She grabbed Danny’s other hip and heaved with the rest of them. And Daff had thought she hated cross country. Compared to lugging a seventeen-year-old boy across a quarry, it was the most desirable thing on God’s green Earth. 

They ended up tying Danny to a post.

He would have technically been standing if his legs were actually taking any weight, what with him tied to the bottom of the post by his feet with his arms above his head. 

This was all perfectly normal. 

In the corner of her eyes – the eyes that were currently fixed to the boy as he hung there like a witch at the stake – Daff saw Dahlia as she now held a cricket bat and ball. The ball in question was a battered old thing, threads unravelling and red leather fading, and the bat had a number of what she could only assume was mud stains on it. 

Perfectly. Normal.

“As the esteemed bowler of the Flower Girls,” Dahlia gave a little twirl, brandishing the handle like a baton, “I will very gladly take my position. Batswoman to the crease, if you will.”

She then tossed the bat into the air, caught quickly by Poppy as she stepped onto an especially worn piece of grass opposite Danny. The stance Poppy then took was made with ease, nimble and intimidating at the same time – a ballerina holding a rifle. 

She glanced to Daff. “I think you’ll find I am the best batswoman of the Flower Girls. It’ll be rather hard to take my crown, I’m afraid.”

By now, Dahlia had made her way to her own patch of grass a little to the left of Danny. She too looked right at home with the ball in her hand. Daff watched, anxiety fizzing, as she tossed it up and down and up and down and up and down and up and down and thwack!

The ball flew through the air, towards Poppy’s bat. 

With a wooden thump and a whoosh as it flew back again, the ball spun and spun and spun– shit, Daff thought it would never end. 

But it did, of course.

It did and it hit Danny’s ribcage so ferociously that a snapping crack bounced through the sky.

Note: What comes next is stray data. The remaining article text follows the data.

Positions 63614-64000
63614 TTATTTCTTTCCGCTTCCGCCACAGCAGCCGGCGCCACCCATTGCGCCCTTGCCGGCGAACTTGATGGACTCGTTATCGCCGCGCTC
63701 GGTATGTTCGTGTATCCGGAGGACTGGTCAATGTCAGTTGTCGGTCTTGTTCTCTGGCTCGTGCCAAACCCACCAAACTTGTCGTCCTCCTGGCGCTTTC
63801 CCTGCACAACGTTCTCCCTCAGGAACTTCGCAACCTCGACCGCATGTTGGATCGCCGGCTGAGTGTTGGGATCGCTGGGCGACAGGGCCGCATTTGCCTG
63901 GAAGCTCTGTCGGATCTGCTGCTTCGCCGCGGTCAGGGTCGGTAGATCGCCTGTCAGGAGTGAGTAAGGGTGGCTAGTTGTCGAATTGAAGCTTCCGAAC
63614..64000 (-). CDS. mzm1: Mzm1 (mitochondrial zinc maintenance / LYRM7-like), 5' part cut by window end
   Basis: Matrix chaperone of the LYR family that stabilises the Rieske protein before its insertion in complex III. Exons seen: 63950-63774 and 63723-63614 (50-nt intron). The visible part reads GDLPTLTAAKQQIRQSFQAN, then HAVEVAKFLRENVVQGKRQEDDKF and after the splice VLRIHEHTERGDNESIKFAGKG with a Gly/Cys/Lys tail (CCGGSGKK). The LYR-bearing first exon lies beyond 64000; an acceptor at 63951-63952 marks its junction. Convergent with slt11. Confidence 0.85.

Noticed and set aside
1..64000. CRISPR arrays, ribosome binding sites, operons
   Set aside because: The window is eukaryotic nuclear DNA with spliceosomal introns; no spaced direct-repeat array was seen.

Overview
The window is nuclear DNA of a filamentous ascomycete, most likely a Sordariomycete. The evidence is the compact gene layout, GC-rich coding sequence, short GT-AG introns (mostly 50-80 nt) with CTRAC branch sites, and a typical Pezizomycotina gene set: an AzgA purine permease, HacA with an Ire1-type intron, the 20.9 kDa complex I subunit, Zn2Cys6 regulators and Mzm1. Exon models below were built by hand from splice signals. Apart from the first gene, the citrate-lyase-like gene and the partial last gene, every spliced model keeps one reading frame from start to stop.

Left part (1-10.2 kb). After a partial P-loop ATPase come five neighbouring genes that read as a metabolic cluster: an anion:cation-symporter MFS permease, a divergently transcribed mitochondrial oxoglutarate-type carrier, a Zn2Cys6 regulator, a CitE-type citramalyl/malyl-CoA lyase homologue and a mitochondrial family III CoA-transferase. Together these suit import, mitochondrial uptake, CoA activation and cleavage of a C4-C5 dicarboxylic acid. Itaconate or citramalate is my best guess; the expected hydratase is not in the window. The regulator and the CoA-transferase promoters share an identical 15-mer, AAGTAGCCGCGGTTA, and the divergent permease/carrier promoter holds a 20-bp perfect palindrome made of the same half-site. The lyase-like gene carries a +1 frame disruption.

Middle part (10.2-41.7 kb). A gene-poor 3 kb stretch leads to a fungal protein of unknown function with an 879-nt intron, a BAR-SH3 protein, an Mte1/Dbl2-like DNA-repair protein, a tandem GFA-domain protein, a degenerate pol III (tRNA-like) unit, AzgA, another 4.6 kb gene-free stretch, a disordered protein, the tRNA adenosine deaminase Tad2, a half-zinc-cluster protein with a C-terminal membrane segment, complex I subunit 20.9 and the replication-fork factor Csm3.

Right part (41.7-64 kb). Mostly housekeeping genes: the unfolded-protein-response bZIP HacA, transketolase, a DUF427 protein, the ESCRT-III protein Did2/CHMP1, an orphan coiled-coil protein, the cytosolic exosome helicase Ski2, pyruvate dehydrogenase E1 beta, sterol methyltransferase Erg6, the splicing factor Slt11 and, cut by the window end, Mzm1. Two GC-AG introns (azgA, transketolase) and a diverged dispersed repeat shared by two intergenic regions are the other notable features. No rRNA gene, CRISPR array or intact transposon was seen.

Bone. That had been bone.

Danny didn’t stir. 

“Fuck.” Daff found herself whispering once more.

Fuck indeed. 

This was…

This was…

Well… cricket, apparently.

And Enna was up next. 

Another toss of the ball from Dahlia’s direction, a surprisingly ferocious swing of the bat from Enna, and this time a whump as the leather orb hit Danny square in the thigh. 

Daff flinched.

“Still not as good as Brown, Wils,” Dahlia dragged the ball towards her with her shoe before flicking it up into her hand, “Maybe Jonesy will give her a run for her money for once.”


That was her.

They wanted her to–

“You’re up, Jones.” Enna cut off her thought, handing her the bat. 

“But I don’t think–”

This time it wasn’t just Daff’s thought that she interrupted but her words too. 

“You’re up.

Enna slammed the bat’s handle down into Daff’s palm.

She pretended it didn’t hurt.

Perhaps Daff was stalling as she slowly made her way to the grass acting as the crease, pretending she was positioning her feet just right, but in the end it didn’t matter. In no more than thirty seconds, Dahlia was readying herself too. 

The ball was thrown.

Daff felt her world stop rather dramatically.

Because she could’ve flaked out, purposely missed the ball, but it was quite clear to her now that the Flower Girls were not people to mess with. They knew her, even if it had only been for a few weeks. They’d seen her play rounders; knew she was a dab hand at most sports regardless of the fact that she hated them. Daffodil Jones was not someone to miss a shot.

So, she didn’t.



The ball slammed into Danny’s forehead.

At the sound, Daff felt her lunch rise but she did her best to swallow it down. There was blood now too, trickling from his pale skin and dripping to the dry ground. 




“Bullseye!” Dahlia whooped, sounding like a child watching a coconut shy. 

“Nice one, Daff,” she could hear the impressed smile in Poppy’s voice, “Drawing blood earns extra points.”

“I suppose it was quite a good shot,” Enna gave a sniff, “For a first timer.”

Even a compliment from Lavender Wilson wasn’t enough to draw her panicked eyes away from the bleeding boy. 

“Surely, we should, y’know, take him to hospital?” She tried, only to be met with a collection of amused looks.

“That’s not how the Flower Girls do things, Jonesy,” Dahlia shrugged, pretending to be apologetic, “First we boot them then we play our cricket. Now all that’s left to do is bury him.”

That, understandably, was rather the last straw. 

 “You what?” Daff found herself shrieking yet again, “You can’t be serious! You can’t bury Danny alive!”

But Poppy just gave a cackle, swinging her arm around Daff’s shoulder.

“Alive?” she crowed, giving Daff a final slick look, “Oh, darling. We kill them before we even put them in the boot.”

October 07, 2021 17:11

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1 comment

Jon Casper
10:07 Oct 08, 2021

Whoa. Dark! Great story though. Detailed and vivid description. Fascinating characters. Nice work!